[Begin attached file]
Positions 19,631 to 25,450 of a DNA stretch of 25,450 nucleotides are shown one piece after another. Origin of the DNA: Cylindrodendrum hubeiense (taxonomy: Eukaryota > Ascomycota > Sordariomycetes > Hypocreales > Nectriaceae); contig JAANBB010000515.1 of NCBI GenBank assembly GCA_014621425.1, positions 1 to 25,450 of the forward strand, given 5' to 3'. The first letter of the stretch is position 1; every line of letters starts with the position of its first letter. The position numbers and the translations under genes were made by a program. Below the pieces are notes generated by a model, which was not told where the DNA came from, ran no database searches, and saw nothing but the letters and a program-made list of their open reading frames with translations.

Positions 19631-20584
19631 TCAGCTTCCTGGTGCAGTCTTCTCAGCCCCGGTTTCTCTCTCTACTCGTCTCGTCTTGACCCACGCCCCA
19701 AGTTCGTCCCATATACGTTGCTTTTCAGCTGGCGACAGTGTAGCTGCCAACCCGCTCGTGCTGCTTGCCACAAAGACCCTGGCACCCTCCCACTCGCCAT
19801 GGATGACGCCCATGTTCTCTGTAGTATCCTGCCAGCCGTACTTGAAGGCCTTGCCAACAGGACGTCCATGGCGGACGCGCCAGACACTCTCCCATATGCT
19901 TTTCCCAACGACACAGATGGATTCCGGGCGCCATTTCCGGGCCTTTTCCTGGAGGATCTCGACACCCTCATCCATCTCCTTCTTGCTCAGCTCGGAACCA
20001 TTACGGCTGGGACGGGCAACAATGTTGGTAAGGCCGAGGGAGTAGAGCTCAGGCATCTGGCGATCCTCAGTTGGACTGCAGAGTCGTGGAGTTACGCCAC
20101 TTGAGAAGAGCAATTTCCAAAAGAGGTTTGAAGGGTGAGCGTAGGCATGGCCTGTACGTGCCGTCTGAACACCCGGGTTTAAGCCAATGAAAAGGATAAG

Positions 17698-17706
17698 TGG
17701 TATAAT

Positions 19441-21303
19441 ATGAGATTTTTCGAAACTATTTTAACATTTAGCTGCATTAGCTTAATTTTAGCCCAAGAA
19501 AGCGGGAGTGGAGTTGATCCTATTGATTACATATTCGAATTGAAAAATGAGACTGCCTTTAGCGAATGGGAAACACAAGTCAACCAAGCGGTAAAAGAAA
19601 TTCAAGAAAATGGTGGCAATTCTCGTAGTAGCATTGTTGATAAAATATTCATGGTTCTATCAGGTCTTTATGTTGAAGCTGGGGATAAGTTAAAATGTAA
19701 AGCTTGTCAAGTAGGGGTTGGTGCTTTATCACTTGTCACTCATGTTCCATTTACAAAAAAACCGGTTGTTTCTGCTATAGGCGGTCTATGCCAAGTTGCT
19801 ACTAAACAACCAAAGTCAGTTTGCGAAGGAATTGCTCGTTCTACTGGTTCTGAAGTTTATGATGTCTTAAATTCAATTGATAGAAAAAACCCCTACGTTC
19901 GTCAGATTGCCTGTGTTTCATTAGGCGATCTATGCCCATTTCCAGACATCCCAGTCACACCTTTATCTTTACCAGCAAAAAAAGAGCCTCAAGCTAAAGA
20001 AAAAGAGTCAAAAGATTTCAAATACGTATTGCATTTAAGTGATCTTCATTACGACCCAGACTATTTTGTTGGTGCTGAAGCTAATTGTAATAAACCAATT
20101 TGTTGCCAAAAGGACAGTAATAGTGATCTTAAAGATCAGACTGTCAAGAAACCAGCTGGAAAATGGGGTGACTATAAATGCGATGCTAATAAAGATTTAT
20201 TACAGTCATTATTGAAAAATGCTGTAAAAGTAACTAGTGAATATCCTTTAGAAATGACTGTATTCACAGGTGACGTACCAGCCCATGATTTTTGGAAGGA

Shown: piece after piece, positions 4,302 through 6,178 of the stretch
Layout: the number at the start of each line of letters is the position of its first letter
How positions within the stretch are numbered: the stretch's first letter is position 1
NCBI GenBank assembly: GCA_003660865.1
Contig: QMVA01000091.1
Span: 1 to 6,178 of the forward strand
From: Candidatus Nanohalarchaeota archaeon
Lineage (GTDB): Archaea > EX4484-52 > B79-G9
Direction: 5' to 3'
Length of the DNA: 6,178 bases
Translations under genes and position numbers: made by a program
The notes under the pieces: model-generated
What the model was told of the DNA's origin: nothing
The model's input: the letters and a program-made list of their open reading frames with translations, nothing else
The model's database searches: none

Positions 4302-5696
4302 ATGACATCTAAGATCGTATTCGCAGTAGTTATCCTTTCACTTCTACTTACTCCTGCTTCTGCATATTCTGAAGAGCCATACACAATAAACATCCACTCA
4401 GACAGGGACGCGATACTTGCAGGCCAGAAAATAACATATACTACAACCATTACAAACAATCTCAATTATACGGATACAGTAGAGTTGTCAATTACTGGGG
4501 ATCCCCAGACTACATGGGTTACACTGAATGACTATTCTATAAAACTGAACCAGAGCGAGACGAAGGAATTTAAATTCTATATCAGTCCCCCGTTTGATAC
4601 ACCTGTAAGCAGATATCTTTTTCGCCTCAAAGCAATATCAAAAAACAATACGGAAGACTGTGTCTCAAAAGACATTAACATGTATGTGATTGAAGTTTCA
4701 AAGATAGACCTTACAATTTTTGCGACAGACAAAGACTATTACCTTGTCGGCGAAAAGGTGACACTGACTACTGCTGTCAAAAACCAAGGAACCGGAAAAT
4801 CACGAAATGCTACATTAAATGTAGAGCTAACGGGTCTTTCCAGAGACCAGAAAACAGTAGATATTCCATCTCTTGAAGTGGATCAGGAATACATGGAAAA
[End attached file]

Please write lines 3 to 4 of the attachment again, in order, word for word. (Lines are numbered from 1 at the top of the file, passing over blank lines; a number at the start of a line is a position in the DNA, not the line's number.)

19631 TCAGCTTCCTGGTGCAGTCTTCTCAGCCCCGGTTTCTCTCTCTACTCGTCTCGTCTTGACCCACGCCCCA
19701 AGTTCGTCCCATATACGTTGCTTTTCAGCTGGCGACAGTGTAGCTGCCAACCCGCTCGTGCTGCTTGCCACAAAGACCCTGGCACCCTCCCACTCGCCAT